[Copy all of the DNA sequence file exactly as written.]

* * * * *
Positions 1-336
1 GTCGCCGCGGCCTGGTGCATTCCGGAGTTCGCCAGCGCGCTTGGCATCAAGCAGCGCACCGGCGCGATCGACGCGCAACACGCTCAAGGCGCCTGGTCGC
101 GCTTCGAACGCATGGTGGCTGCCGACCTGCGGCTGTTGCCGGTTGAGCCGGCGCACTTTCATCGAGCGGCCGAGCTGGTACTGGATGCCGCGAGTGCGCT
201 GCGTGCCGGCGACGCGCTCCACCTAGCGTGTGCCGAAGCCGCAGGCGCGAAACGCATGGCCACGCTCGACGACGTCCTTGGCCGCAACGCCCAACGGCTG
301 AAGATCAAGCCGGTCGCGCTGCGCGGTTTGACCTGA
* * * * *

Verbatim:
Positions 1-336
1 GTCGCCGCGGCCTGGTGCATTCCGGAGTTCGCCAGCGCGCTTGGCATCAAGCAGCGCACCGGCGCGATCGACGCGCAACACGCTCAAGGCGCCTGGTCGC
101 GCTTCGAACGCATGGTGGCTGCCGACCTGCGGCTGTTGCCGGTTGAGCCGGCGCACTTTCATCGAGCGGCCGAGCTGGTACTGGATGCCGCGAGTGCGCT
201 GCGTGCCGGCGACGCGCTCCACCTAGCGTGTGCCGAAGCCGCAGGCGCGAAACGCATGGCCACGCTCGACGACGTCCTTGGCCGCAACGCCCAACGGCTG
301 AAGATCAAGCCGGTCGCGCTGCGCGGTTTGACCTGA